Foodservice Equipment & Supplies

The Quarterly Product Q4 2018

Foodservice Equipment & Supplies magazines is an industry resource connecting foodservice operators, equipment and supplies manufacturers and dealers, and facility design consultants.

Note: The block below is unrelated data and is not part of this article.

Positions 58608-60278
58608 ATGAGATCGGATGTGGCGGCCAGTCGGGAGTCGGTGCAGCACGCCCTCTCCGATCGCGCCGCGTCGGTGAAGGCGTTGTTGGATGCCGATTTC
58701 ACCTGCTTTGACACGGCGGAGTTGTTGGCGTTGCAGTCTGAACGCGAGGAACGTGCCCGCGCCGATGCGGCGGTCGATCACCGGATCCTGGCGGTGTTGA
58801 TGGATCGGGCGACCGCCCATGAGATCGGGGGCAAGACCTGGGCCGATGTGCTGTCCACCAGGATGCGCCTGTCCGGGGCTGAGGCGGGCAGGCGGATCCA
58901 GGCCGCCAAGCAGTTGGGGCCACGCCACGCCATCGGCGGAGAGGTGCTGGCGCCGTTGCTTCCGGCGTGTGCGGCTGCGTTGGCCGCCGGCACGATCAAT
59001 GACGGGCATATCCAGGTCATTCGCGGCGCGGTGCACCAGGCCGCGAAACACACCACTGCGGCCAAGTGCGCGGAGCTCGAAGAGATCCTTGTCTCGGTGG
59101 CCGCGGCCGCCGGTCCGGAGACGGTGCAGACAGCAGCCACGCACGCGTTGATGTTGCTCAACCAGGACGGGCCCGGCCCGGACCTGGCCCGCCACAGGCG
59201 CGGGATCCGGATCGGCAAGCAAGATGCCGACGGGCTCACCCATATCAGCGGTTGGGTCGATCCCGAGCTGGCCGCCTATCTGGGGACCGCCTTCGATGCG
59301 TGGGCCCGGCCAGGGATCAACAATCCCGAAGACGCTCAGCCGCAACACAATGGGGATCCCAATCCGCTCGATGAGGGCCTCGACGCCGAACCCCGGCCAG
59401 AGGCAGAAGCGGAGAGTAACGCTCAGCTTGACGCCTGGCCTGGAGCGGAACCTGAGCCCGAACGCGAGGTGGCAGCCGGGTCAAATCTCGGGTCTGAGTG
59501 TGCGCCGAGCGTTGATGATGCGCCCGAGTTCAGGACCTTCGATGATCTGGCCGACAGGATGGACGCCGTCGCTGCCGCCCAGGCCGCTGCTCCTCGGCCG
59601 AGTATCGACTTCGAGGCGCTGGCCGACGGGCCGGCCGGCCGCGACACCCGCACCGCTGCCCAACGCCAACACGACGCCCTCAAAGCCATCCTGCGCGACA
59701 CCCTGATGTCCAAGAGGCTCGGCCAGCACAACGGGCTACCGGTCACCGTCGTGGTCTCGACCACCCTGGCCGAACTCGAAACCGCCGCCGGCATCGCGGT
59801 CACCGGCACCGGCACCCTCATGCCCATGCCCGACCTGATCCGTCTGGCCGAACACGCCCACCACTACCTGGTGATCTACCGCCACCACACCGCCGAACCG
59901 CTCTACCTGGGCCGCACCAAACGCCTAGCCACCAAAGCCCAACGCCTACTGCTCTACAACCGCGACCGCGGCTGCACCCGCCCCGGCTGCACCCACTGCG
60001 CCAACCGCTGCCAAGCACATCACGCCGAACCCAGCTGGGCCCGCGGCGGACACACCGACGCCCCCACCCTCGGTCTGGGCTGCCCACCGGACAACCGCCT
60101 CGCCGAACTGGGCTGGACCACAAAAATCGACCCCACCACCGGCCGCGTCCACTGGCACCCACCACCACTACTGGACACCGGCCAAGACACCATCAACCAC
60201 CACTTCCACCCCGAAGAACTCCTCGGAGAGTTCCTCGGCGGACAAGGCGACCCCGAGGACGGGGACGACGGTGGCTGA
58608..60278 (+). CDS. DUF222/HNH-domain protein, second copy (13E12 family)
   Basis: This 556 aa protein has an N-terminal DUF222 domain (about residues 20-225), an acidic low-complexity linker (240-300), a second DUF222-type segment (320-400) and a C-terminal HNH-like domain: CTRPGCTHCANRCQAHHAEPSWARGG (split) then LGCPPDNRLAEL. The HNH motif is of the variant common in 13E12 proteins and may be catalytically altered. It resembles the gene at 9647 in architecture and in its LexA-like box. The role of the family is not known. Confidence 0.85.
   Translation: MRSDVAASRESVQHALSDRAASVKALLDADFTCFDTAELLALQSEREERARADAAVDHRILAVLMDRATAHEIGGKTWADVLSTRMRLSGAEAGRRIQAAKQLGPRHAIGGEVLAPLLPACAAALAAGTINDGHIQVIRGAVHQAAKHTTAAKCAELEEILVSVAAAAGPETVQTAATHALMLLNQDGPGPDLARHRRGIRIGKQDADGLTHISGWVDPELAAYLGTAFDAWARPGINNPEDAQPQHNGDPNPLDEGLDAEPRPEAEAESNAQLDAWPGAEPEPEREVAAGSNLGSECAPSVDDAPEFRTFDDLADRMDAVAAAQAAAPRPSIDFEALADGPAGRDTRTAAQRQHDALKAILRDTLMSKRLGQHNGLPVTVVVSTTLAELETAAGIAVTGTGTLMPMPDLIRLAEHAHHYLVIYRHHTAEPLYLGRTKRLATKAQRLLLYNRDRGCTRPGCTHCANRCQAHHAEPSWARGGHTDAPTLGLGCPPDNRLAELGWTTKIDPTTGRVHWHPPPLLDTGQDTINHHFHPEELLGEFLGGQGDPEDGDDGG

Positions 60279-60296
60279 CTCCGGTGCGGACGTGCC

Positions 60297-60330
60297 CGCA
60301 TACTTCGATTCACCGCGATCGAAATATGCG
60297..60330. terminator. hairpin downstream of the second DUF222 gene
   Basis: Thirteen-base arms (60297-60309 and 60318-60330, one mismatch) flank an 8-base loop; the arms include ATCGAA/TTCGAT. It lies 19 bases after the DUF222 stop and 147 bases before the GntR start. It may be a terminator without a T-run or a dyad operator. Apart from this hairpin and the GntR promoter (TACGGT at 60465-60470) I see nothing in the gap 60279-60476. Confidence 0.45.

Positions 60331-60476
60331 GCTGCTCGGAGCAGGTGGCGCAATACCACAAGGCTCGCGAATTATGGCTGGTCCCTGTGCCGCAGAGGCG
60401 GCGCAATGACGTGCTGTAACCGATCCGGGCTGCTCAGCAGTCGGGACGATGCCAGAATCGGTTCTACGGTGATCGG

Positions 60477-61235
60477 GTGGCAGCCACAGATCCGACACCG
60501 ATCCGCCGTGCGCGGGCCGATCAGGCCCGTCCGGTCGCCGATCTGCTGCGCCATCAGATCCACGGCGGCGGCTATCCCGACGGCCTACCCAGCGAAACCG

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Q4 2018 THE QUARTERLY 27 into the ambient," says George Loredo, service manager, San Antonio and Austin branches, ProTex Res- taurant Services Inc., Corpus Christi, Texas. "The higher op- erating conditions will force the compressor to work excessively to maintain desired cabinet tem- perature." This can compromise the unit's service life. For the refrigeration process to be effective, a closed space is neces- sary to cool the product. "That idea is very difficult to realize with a chef's base refrigerator," says Loredo. "Due to its very important role on the cook- ing line holding key prepared food items, the drawers are opened numer- ous times throughout the day." Door gaskets that do not seal properly compromise the refriger- ated space. Operators should regularly inspect gaskets, checking for gaps as well as torn or miss- ing sections. "Cleaning them often will keep them looking sanitary," says Loredo. "Occasionally, the drawer slides may be preventing the gaskets from sealing properly." Operators should inspect the drawer slides to ensure drawers close well, as these can get damaged by over- loading or abuse. Loredo also recommends ensuring a minimum clearance of 6 inches from the back of the refrigerator to the wall. Operators also should inspect the front louvre, which should remain free from airflow obstructions. This needs to be kept clean and the condenser coil should be cleaned by a professional. Operators should remove any pans, rags, product wrapping, etc. that fall and accumulate behind the refrig- erator that may restrict airflow. "Occasionally, remove the drawers and inspect the interior fan areas and confiscate paper, plastic wrappings and other debris that has been drawn into the fans," says Loredo. "While the drawers are out, verify the fans are turning and that there is no exces- sive ice buildup that may be causing the refrigerator to not maintain proper temperature." Clean the condenser coil per the manufacturer's operator´s manual if the condenser fins appear blocked. If the condenser coil has accumulated heavy grease, a com- mercial condenser coil chemical may be necessary. Caring for the base's stainless-steel surface will prevent minor surface rust, pitting and localized corrosion that will affect its sanitary appearance. "Do not allow water to pool on the surfaces, whether on the tops or on the interior areas," says Loredo. "Any moisture acidic in nature will enable corrosion." Stainless-steel surfaces should be cleaned using mild, soapy water, followed by a stainless-steel cleaner to prevent surface corrosion. "Do not use scrapers, abrasive cloths or chemicals, acidic or chlorine-based cleaners or solvents that may accelerate corrosion by pitting the surface," says Loredo. Seek out a refrigeration professional for annual clean- ings and checks. Loredo recommends the following yearly mainte- nance protocol: • Thoroughly clean the condenser coil • Wipe down the condenser fan • Clean the inside coil and wipe down the fan blades • Flush the drain pans and pipes with water • Also, check the refrigeration system and fan motors. Check the compressor electrical system for excessive noise or vibration. • "Lastly, manufacturers offer use and care manuals online with illustrated explanations of key components," says Loredo. "They explain limitations of design for loading product and limitations for placing equipment on top. They also include requirements for ambient conditions and offer basic cleaning tips."

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